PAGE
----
by Kimberley Payne

Looking back, I recall the many times that I had done stupid things, yet somehow I didn’t get hurt. Specifically, I remember my university days as being full of stupidity. For instance, one cold November evening I decided to leave a house party and walk home. This wouldn’t have been so bad, however, it was 2:00 in the morning, I hadn’t told anyone I was going, and I had to walk 45 minutes to get home. When I think back, I shudder. Any number of bad things could have happened to me.

I made some poor choices, and although I suffered the consequences I sometimes felt as if the consequences were not as bad as they could have been. It recently occurred to me that I was being watched over and protected. I now know that my family frequently prayed for me. Although I wasn’t serving God at the time, I was being covered in prayer by those who were. I am now led to believe that people I didn’t even know were praying for me. I make this assumption, not because I now know these people, but because I witnessed people praying for complete strangers.

In church and at Bible studies, prayer requests are often made for those we do not know. As part of a Christian writer’s group, I receive prayer requests via email for people I may never meet in my lifetime. Listening to Christian radio stations, prayer requests are voiced for others throughout the country and the world. As a member of many Christian associations, I receive newsletters and phone calls requesting prayer for strangers.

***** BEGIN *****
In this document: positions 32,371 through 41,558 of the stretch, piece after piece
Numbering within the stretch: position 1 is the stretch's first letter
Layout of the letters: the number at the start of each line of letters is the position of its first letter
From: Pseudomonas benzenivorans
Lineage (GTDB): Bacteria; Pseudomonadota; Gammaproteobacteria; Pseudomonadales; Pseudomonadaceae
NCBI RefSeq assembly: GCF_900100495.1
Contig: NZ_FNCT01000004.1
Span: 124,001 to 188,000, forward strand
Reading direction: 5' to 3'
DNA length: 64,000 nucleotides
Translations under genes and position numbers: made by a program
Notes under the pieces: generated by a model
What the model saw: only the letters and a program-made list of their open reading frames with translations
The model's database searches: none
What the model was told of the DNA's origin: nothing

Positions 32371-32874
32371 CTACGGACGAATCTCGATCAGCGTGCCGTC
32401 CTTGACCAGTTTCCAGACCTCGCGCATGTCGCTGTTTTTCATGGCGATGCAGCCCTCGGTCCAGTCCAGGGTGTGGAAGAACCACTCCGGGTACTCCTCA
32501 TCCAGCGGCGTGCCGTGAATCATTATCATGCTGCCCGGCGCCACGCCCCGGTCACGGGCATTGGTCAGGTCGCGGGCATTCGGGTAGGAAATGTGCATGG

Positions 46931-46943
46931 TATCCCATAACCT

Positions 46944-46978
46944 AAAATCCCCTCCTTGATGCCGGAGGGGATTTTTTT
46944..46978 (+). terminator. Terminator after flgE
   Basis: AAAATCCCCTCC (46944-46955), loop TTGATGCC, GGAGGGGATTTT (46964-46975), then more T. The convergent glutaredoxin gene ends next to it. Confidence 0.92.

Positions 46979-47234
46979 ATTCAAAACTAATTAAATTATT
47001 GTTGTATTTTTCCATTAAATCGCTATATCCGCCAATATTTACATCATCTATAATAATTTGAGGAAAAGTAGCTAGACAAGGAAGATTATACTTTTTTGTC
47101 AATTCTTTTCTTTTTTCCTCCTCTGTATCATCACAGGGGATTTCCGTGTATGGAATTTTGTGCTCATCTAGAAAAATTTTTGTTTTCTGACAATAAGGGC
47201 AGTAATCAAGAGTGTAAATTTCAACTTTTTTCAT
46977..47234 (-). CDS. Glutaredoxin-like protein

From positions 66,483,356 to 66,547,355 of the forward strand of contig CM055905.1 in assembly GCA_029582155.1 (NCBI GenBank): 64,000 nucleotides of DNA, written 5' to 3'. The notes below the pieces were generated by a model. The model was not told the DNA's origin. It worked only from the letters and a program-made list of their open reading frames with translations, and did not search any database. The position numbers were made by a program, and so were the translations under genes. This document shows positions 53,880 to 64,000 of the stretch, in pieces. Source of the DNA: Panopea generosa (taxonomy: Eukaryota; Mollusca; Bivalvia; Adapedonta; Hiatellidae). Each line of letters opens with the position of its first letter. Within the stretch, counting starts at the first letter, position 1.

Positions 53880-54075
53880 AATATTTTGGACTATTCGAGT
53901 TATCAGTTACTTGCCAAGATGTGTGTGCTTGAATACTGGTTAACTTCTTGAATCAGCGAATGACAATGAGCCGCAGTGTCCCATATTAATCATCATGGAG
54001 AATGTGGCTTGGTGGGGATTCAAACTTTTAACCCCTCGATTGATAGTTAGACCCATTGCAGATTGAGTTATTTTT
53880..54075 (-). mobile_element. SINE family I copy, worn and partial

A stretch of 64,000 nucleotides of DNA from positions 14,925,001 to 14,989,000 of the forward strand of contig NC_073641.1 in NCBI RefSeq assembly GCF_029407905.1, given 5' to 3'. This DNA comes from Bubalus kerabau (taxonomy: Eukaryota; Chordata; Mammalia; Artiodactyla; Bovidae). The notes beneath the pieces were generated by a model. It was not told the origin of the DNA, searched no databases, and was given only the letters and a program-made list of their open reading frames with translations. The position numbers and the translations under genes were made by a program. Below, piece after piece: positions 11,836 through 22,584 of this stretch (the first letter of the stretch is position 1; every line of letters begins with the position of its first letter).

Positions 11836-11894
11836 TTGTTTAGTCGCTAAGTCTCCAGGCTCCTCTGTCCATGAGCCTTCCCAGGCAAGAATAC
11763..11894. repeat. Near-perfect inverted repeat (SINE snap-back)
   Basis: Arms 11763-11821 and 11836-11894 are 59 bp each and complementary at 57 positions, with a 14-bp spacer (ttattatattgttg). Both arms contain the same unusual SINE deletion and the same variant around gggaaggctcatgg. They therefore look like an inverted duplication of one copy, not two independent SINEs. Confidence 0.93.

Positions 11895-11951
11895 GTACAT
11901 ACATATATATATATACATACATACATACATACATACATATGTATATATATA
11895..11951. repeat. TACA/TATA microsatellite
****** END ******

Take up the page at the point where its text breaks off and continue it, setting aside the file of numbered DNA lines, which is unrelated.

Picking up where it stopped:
More recently, I witnessed first hand the outpouring of love for strangers through prayer. I was traveling east with a van full of women. We were excited about the conference we were going to together. However, on our drive we saw a slowdown of traffic on the opposite highway. There were police cars, ambulance, and fire truck lights flashing. In the centre of it all was a car, overturned on its roof. Another car was near with a smashed front end. The accident scene looked horrible. We automatically stopped our chatter and took a moment to pray aloud for the victims in the accident. We prayed for complete strangers. Although we may never know who they were, we followed Jesus’ directive to love our neighbours.

It’s comforting to know that my family and I are being prayed for. And I will continue to pray for people I don’t even know.

“And pray in the Spirit on all occasions with all kinds of prayers and requests” (Ephesians 6:18 NIV).


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